The future of JBA Holdings was in the hands of Specialist Computer Holdings (SCH) last week, as it emerged that the Midlands reseller had concerns over the proposed acquisition of the AS/400 agent by Canadian vendor Geac Computer.
On 23 July, Geac revealed that it intended to acquire JBA Holdings for C$205.5 million, in a deal agreed by the boards of both companies. But the purchase, which needs the approval from 90 per cent of JBA shareholders to go ahead, could be jeopardised by SCH, JBA's largest single shareholder.
In a statement issued last week, SCH stated: "We rate the company and its substance but recognise that its future may be as part of a larger organisation. We are concerned for its best interests. However, we consider the offer to be well short of the value of the business."
SCH also moved swiftly to increase its shareholding in JBA to 11.8 per cent as soon as the Geac deal was announced last week. A week earlier, SCH raised its combined holding in JBA by more than 0.5 per cent to 11.27 per cent after the SCH pension fund and SCH chairman Peter Rigby amassed a further stake.
The Geac deal values each JBA share at C$5.98 (£2.45), a 71 per cent premium over the price at which JBA said it was in discussions with a potential buyer on 13 July, but well short of the high of £12.57 JBA reached 1997. A spokeswoman for SCH refused to comment further on SCH's intentions.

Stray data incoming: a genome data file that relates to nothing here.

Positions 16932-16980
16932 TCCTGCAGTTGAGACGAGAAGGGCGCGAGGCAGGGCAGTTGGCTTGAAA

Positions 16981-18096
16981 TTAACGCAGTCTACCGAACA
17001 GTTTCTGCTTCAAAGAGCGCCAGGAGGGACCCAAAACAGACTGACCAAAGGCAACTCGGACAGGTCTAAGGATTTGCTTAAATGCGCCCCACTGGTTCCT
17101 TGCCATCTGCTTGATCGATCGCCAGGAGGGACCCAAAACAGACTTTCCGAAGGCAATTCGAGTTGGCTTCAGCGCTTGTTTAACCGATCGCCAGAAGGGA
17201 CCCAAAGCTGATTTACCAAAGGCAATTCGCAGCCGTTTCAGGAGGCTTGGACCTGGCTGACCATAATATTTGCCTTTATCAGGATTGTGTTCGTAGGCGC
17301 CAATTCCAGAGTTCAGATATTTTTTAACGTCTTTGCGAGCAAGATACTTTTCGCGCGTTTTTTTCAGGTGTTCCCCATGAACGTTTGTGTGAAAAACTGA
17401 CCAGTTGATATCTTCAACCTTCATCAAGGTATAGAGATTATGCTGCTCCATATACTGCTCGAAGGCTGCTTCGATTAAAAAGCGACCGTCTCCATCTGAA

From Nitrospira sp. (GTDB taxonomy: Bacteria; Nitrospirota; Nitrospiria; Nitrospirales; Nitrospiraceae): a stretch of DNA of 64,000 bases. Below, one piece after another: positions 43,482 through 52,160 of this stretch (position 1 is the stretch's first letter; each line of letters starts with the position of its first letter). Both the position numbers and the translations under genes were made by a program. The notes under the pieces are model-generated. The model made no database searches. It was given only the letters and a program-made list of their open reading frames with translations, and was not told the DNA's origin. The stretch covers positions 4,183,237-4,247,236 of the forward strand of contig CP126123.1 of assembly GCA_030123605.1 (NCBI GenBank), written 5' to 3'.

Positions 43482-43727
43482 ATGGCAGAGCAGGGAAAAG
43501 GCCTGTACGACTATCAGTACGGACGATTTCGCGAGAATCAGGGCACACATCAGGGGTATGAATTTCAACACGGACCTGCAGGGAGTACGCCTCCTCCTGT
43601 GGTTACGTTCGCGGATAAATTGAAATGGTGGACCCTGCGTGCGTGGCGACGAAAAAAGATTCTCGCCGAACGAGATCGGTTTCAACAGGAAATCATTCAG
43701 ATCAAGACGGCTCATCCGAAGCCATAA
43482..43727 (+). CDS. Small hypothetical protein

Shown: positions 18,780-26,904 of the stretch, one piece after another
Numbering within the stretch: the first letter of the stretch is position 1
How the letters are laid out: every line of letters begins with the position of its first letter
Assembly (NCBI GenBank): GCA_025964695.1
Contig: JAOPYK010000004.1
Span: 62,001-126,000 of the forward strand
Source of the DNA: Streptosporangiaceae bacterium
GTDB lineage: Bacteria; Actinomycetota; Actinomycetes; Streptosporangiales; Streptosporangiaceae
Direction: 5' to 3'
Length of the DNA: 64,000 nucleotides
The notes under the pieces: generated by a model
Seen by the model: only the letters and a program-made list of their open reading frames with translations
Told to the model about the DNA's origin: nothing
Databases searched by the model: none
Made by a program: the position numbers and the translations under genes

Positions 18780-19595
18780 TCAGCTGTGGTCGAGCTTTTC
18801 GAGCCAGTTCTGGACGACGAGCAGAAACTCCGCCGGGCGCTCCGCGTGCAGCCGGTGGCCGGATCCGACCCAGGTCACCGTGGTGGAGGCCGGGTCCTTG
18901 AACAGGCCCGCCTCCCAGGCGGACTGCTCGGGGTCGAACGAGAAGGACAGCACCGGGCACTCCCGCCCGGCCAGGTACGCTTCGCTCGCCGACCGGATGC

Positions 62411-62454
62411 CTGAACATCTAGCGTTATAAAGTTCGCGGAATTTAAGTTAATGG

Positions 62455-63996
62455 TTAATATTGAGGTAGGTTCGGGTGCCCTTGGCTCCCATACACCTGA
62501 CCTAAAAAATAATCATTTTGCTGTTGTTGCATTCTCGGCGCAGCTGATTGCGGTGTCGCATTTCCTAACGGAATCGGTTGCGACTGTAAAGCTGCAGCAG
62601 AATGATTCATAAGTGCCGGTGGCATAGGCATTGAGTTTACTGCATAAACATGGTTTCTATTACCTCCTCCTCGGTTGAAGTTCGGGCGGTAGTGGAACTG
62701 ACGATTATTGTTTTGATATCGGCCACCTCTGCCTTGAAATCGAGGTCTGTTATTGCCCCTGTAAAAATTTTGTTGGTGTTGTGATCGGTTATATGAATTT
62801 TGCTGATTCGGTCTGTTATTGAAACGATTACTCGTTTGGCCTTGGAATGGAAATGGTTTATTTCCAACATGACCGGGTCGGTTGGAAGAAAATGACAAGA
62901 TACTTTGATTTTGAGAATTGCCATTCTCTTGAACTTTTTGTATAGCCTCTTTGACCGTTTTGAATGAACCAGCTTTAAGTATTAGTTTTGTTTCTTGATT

Alan Davies, marketing director at JBA Holdings, said: "SCH has a substantial stake in JBA and is entitled to its opinion. But as it stands, we will be recommending the Geac proposal to our shareholders."
He stated that JBA had no idea what SCH was planning, but said the two companies were in regular communication. Davies added that the Geac move would open the door for JBA to the US ERP market, in which it has struggled to establish a significant presence.
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